The Financial Conduct Authority has banned a non-executive director who failed to declare a conflict of interest when working for two mutual societies.
Angela Burns has been banned and fined £20,000 for "failing to act with integrity" while a non-executive director.
Between January 2009 and May 2011, Ms Burns was a non-executive director at Marine and General Life Assurance Society and Teachers Provident Society and served as chairman of their investment committees.
But it emerged that while both mutual societies were engaged in discussions about Vanguard over the provision of investment manager services, which Ms Burns took part in, at the same that Ms Burns was soliciting work from Vanguard.
Ms Burns did not tell either mutual society she was seeking consultancy work with Vanguard while providing them with what they thought was impartial advice.
Mark Steward, executive director of enforcement and market oversight of the FCA, said: "Directors have a duty to disclose or avoid conflicts of interest so they can be addressed by the board.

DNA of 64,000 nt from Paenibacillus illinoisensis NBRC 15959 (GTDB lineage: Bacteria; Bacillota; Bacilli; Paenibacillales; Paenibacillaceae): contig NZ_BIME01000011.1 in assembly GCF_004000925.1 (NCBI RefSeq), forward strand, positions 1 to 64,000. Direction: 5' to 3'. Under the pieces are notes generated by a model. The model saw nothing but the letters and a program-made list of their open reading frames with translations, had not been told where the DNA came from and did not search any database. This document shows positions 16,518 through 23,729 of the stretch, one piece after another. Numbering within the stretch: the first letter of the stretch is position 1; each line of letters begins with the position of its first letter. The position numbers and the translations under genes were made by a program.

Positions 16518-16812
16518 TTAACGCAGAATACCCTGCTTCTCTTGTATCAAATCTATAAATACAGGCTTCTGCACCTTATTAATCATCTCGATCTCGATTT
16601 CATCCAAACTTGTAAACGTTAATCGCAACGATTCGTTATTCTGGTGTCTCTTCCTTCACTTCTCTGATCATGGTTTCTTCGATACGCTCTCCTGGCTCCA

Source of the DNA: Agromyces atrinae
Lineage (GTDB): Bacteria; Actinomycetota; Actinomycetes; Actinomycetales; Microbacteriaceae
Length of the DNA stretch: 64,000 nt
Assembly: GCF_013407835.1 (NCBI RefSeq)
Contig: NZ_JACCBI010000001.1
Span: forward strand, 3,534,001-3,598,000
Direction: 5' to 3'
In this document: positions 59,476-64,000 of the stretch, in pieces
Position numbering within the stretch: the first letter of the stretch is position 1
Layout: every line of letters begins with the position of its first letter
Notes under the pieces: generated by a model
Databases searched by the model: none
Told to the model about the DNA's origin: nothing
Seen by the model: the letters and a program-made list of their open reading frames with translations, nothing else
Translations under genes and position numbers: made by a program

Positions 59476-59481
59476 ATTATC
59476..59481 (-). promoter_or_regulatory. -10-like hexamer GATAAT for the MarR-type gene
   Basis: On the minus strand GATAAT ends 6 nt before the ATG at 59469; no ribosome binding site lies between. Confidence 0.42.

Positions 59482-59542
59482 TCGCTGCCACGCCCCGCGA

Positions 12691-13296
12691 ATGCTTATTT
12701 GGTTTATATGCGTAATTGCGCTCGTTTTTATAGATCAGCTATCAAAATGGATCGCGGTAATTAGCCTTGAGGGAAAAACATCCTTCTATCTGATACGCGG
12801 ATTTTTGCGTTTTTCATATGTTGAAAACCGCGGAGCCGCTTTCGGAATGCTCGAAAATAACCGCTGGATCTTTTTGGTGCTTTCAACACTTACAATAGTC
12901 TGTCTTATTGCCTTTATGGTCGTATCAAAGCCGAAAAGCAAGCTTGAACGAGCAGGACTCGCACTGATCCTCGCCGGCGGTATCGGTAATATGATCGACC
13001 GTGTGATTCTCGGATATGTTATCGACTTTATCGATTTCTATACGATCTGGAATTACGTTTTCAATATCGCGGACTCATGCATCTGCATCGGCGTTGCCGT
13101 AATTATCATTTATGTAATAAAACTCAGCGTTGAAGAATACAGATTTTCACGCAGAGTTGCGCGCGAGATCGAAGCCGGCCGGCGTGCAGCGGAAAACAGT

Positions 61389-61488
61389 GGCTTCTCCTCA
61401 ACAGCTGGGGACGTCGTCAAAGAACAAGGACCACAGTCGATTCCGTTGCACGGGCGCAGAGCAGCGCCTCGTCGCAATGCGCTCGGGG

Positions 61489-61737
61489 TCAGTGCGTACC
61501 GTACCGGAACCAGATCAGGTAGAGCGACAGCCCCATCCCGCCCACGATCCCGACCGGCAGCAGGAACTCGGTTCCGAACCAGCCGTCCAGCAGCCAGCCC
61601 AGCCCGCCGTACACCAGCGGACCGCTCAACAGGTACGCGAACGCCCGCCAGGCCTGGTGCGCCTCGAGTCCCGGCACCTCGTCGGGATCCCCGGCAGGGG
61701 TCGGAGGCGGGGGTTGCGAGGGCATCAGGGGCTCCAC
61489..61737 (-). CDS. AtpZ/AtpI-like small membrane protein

"In this case, Ms Burns placed herself in a position where her duty as a non-executive director may have conflicted with concurrent opportunities she was pursuing.
"This was neither disclosed nor, as a consequence, could it be addressed by the board. This was inappropriate and inconsistent with the standards of integrity expected from senior managers."
Ms Burns referred the FCA's original decision to the Upper Tribunal, which ruled in the regulator's favour but Ms Burns unsuccessfully took her case to the Court of Appeal.
In January 2018 Ms Burns applied for permission to appeal the Court of Appeal’s decision to the Supreme Court but last month the Supreme Court issued an order refusing her application for permission to appeal.